Dual brush pens – Tombow or WHSmith – at less than half the price, are they half as good?

I love Tombow dual brush pens for urban sketching or nature sketching, but they are REALLY expensive. So when I spotted that WHSmith do a dual brush pen, I wondered if they would be any good. They are half the price, but are they half the quality?

Two artists I really admire, Ian Fennelly and John Muir Laws, both recommend the Tombow Dual Brush Pen, so I gave them a go and I love them. It’s great for your initial sketch and the lines will melt away when you put watercolour on top. They are good for adding tone, without adding water – so important when working on location. And the brush pen is fabulous for window panes! You are often fighting with time when sketching, so anything which saves a bit and lets you get information down is alright with me!

After a quick internet search, all I could find were reviews from calligraphers and they seemed to think the WHSmith ones were okay. In fact, more than okay. But hand lettering people don’t ask the questions I need to know the answers to, so I decided to do my own comparison. As an artist, I need to know about the colour range, the blendability, transparency, light fastness.

If you prefer a film, I have put one on my YouTube channel here: https://youtu.be/Dc7Z-hPXK2k

I’ve compared the two available grey sets, as they are the ones I use for urban sketching. Costs are correct as of April 2021. The RRP for the six Tombow pens is £21, though to be fair I found a site selling them for £14.16. The six WHSmith pens are £9.99, or £7.99 on ebay. I got them on a 3 for 2 deal, which worked out at just over £7.

I compared the colour range and how they blended on cartridge and watercolour paper. The Tombow set had a more interesting range of warm and cool greys, along with a blender pen, which is a bit useless for my purposes. So five pens for £21… Meanwhile the Smith pens where pretty neutral and simply shade of the same colour.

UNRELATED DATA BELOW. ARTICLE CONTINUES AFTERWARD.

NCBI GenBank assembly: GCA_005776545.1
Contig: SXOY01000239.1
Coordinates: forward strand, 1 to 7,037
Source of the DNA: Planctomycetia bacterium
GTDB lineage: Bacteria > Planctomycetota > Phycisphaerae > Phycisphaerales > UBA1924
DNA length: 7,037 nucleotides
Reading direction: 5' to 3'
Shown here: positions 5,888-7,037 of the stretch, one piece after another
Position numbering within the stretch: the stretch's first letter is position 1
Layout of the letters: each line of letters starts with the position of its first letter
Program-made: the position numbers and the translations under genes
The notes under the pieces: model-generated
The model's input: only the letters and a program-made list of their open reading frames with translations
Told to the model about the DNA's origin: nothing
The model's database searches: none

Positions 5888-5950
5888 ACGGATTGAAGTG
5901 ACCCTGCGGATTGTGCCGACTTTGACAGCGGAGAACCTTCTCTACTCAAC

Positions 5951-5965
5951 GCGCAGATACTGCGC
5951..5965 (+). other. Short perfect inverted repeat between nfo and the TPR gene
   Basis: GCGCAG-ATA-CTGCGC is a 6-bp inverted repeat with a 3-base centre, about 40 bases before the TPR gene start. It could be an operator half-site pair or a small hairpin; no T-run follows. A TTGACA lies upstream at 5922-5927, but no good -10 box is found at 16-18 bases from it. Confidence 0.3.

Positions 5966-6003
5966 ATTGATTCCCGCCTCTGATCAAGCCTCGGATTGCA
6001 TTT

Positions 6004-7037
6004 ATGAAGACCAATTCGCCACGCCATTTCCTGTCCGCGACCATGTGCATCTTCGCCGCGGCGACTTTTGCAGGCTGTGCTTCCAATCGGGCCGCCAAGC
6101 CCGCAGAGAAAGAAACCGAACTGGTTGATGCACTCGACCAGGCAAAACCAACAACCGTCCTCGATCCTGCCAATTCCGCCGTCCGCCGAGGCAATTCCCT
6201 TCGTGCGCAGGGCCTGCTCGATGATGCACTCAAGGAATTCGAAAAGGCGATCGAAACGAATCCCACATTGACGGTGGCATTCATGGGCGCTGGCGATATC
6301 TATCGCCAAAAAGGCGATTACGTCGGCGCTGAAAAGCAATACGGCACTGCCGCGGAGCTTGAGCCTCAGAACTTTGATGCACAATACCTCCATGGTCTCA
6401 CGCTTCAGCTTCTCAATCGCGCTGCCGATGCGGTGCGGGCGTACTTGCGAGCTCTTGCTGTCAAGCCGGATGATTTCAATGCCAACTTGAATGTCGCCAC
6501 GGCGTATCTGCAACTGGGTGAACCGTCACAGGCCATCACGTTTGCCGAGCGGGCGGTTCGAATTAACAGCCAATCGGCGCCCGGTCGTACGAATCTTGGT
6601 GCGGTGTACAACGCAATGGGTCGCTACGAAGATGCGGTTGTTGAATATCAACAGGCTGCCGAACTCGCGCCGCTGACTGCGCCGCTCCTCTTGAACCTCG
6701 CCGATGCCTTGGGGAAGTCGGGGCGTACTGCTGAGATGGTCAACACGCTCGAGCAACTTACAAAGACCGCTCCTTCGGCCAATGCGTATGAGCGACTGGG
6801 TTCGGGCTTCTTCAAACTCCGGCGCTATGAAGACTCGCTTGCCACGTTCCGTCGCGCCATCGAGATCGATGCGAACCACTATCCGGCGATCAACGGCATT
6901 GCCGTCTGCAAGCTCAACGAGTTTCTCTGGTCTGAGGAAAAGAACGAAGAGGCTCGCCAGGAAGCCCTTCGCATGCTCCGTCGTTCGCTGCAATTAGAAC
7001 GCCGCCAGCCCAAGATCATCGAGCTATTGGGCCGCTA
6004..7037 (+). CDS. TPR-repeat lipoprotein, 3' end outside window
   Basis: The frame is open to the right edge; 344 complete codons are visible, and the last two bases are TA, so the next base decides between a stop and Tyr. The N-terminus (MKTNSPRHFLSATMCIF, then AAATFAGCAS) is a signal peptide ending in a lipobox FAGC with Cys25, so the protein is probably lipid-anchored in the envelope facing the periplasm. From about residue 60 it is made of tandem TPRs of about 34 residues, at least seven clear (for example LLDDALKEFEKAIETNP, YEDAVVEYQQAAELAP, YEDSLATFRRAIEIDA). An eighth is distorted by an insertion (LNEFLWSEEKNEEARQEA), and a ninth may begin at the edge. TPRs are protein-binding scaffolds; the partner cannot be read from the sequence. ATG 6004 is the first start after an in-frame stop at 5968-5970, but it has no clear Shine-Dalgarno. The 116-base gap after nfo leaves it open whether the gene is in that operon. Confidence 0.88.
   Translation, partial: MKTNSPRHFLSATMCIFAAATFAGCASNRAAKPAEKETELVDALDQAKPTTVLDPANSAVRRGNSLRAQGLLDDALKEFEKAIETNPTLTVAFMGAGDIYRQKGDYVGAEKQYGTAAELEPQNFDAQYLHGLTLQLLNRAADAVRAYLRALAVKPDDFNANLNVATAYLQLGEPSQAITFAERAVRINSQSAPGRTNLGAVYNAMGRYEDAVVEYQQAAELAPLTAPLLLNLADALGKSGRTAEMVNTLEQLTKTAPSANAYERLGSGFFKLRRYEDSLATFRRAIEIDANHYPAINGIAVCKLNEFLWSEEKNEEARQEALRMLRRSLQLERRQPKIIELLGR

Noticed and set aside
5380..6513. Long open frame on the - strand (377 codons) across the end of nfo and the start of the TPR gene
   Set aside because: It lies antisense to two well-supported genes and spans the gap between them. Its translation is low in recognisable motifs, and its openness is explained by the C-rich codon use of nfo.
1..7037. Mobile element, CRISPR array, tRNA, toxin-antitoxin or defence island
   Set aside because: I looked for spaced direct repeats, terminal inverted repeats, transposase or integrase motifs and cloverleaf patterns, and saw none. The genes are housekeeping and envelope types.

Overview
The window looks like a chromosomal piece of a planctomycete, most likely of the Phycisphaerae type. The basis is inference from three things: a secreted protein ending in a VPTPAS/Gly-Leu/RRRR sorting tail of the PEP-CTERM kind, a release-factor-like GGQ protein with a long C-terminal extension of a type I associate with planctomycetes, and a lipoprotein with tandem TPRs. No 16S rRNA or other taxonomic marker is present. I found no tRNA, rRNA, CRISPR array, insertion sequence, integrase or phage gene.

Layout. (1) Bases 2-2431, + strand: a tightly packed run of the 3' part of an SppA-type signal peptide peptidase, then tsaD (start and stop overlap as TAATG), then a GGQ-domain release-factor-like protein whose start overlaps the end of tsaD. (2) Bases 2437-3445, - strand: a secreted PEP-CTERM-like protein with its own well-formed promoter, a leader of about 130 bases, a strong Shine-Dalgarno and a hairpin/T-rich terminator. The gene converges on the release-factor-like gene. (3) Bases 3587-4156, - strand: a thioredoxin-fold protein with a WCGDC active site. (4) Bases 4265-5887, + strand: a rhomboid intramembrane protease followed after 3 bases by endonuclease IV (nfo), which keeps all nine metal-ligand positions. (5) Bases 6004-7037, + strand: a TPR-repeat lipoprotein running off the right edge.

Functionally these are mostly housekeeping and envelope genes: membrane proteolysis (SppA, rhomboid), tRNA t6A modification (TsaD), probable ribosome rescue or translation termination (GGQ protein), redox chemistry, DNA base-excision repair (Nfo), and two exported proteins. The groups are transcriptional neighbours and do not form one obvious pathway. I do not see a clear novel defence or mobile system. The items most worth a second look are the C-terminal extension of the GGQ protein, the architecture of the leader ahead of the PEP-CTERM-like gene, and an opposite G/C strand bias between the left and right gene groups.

Both sets are water based ink, with a bullet nib one end and a brush pen the other. The Tombow are slightly longer, so I assume they have more ink. This might be wrong. Both sets have no clips on the lids, but a little protrusion to stop them rolling away – very handy. A little more research shows that neither is light fast. In this test, I couldn’t gauge how they wear. It’s fair to say that if you are using a cold press paper, it will take its toll on the brush pen and it might fray. A hot press would be less wearing.

I tested pens on cartridge paper, similar to sketch books to see how the pens blend with water. Look at the pink tone in the black of the Smith’s. On the right, I used the Tombow blending pen which worked well on both sets.

The biggest test is whether they blend, and I am pleased to say that though the Smiths blended slightly less well, I would say only by 3% or so. The black in the Smith’s set separated out into a strange pink when I added water. If I planned to put water over the top of my work, I would avoid the black for sure.

The pens did not blend with water as well on watercolour paper, though the ink did move, and the blending pen did not work well at all. I guess this is because the paper is more absorbent than cartridge. Note the pink again!

So to conclude at less than half the price, the Smiths pens are only a few percentage worse, which means I will certainly be adding them to my sketch kit. I think they offer great value for money and hopefully they might do them half price soon.

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